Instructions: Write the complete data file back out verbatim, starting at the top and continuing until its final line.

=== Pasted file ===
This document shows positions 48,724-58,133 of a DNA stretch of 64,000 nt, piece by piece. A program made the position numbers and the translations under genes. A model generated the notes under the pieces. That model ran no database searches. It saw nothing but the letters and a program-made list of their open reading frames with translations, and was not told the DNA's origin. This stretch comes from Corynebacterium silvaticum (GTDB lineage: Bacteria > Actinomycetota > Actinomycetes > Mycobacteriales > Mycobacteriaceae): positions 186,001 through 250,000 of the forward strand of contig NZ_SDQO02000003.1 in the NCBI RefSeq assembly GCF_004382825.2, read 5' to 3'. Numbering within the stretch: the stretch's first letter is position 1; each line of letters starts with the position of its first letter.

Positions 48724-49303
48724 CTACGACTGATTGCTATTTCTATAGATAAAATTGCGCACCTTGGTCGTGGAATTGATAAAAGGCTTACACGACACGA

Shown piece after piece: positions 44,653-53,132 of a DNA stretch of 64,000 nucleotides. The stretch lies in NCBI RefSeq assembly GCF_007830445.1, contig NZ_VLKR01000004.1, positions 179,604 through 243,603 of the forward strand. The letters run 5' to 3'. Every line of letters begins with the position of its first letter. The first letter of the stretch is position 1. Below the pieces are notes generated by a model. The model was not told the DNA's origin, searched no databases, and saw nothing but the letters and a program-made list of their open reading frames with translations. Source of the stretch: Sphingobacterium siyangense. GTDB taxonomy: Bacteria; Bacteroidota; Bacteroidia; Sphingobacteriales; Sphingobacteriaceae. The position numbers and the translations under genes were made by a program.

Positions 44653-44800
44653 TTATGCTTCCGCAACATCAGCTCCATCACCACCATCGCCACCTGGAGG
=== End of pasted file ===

This document shows positions 48,724-58,133 of a DNA stretch of 64,000 nt, piece by piece. A program made the position numbers and the translations under genes. A model generated the notes under the pieces. That model ran no database searches. It saw nothing but the letters and a program-made list of their open reading frames with translations, and was not told the DNA's origin. This stretch comes from Corynebacterium silvaticum (GTDB lineage: Bacteria > Actinomycetota > Actinomycetes > Mycobacteriales > Mycobacteriaceae): positions 186,001 through 250,000 of the forward strand of contig NZ_SDQO02000003.1 in the NCBI RefSeq assembly GCF_004382825.2, read 5' to 3'. Numbering within the stretch: the stretch's first letter is position 1; each line of letters starts with the position of its first letter.

Positions 48724-49303
48724 CTACGACTGATTGCTATTTCTATAGATAAAATTGCGCACCTTGGTCGTGGAATTGATAAAAGGCTTACACGACACGA

Shown piece after piece: positions 44,653-53,132 of a DNA stretch of 64,000 nucleotides. The stretch lies in NCBI RefSeq assembly GCF_007830445.1, contig NZ_VLKR01000004.1, positions 179,604 through 243,603 of the forward strand. The letters run 5' to 3'. Every line of letters begins with the position of its first letter. The first letter of the stretch is position 1. Below the pieces are notes generated by a model. The model was not told the DNA's origin, searched no databases, and saw nothing but the letters and a program-made list of their open reading frames with translations. Source of the stretch: Sphingobacterium siyangense. GTDB taxonomy: Bacteria; Bacteroidota; Bacteroidia; Sphingobacteriales; Sphingobacteriaceae. The position numbers and the translations under genes were made by a program.

Positions 44653-44800
44653 TTATGCTTCCGCAACATCAGCTCCATCACCACCATCGCCACCTGGAGG